Juniata Sets Black History Month Events
(Posted February 12, 2002)
HUNTINGDON, Pa. -- Juniata College has scheduled a full slate of speakers, films and events for Black History Month, including a lecture on understanding prejudice by Terrell Jones, vice provost at Penn State University, at 7:30 p.m. Feb 18 in 402 Good Hall.
All the events listed below are free and open to the public.
--Feb. 10: The documentary film "Scottsboro Boys" will be screened at 3:30 p.m. in 402 Good Hall. The film documents the 1930s case surrounding a series of trials held as the result of the arrest of nine young black men who were charged with raping two white women.
--Feb. 14: The film "Faat-Kine" will be shown at 8:15 p.m. in Alumni Hall in the Brumbaugh Science Center. This 2000 film from Senegal features the life of a modern woman who deals with the issues of women's rights in a postcolonial society in the country's capital, Dakar.
--Feb. 17: The feature-length 1997 docudrama "Miss Evers' Boys" tells the story of a federal government medical study that began in 1932. It will be screened at 3:30 p.m. in 402 Good Hall. Known as the Tuskegee Study of Untreated Blacks with Syphilis, the medical project selected 412 men infected with the disease and observed the results of not treating the disease over a 40-year period. Alfre Woodard stars as the nurse who treated the men in the study. Joe Morton and Laurence Fishburne co-star.
--Feb. 18: Terrell Jones, vice provost at Penn State, will speak on "Understanding and Reducing Prejudice" at 7:30 p.m. in 402 Good Hall. Jones is responsible for Penn State's strategic planning on diversity issues and is in charge of implementing the university's diversity strategic plan.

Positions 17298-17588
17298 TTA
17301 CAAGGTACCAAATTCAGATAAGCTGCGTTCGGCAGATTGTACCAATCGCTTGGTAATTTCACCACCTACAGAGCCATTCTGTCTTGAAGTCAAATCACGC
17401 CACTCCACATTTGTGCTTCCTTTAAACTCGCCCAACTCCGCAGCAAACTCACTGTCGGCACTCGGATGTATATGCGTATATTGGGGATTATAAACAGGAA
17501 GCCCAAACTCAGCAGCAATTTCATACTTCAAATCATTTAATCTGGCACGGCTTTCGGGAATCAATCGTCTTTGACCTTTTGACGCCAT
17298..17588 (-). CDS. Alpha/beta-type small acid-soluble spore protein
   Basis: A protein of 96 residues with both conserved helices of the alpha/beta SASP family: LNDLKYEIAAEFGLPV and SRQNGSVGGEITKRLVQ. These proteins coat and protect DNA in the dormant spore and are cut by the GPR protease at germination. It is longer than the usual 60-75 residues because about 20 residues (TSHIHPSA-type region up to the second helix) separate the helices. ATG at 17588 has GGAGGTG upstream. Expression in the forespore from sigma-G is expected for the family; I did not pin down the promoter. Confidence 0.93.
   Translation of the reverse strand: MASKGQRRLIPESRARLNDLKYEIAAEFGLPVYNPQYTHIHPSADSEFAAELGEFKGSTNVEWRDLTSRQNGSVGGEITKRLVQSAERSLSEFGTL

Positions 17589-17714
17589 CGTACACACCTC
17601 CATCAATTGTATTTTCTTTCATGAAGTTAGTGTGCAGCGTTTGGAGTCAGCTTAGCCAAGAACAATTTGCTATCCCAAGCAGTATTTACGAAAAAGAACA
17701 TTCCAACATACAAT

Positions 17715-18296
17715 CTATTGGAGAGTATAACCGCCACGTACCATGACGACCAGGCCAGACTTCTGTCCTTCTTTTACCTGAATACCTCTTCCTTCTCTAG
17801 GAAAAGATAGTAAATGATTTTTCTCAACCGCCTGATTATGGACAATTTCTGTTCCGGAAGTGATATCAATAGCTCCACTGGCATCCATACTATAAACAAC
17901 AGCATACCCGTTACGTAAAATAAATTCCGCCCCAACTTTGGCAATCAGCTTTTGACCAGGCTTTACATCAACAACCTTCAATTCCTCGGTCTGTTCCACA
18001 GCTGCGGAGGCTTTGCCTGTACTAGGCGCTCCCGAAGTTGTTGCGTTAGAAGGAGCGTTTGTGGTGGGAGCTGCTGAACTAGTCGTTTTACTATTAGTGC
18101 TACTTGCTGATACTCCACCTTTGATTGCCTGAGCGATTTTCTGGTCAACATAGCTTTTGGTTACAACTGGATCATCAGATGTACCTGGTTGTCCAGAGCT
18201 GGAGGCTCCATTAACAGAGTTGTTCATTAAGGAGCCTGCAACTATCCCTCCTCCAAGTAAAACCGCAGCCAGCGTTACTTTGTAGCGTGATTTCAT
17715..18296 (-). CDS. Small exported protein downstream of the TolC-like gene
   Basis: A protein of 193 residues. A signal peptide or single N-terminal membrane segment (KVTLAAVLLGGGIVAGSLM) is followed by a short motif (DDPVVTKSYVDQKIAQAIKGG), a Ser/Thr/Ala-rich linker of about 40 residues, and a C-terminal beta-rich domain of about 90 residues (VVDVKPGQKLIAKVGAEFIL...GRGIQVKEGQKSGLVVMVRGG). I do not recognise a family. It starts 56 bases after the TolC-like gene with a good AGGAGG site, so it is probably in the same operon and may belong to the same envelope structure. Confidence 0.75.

--Feb. 19: A 1999 documentary film outlining the history and influence of black-owned newspapers, "The Black Press," will be shown at 4 p.m. in 402 Good Hall. The film profiles the pioneering founders of newspapers created for African-American readers and shows how these papers played a role in shaping American culture.
--Feb. 20: The 1989 feature film "Glory," shown at 7 p.m. in 402 Good Hall, tells the story of the 54th Massachusetts, the first all-black company founded during the Civil War. Denzel Washington won an Oscar as Best Supporting Actor for his role in this film. Matthew Broderick plays Robert Shaw, a Boston patrician who led the 54th in a historic assault on a Confederate stronghold.
--Feb. 22: Juniata students will stage readings of literature by African-American authors and writers of African descent in "Lift Ev'ry Voice" at 8 p.m. in the ballroom of Ellis College Center.
--Feb. 24: The feature film "Once Upon a Time ... When We Were Colored," shown at 3:30 p.m. in 402 Good Hall, recreates the life and boundaries of a black community in the rural South from the end of World War II to the early years of the civil rights movement. The film was directed by Tim Reid, noted for his television acting in "WKRP in Cincinnati" and "Frank's Place."
--Feb. 27: The documentary film "Tongues Untied," directed by Marlon Riggs will be screened at 4 p.m. in 402 Good Hall. The film celebrates the culture of gay black men as told through the experience of Riggs and other narrators.
Contact April Feagley at firstname.lastname@example.org or (814) 641-3131 for more information.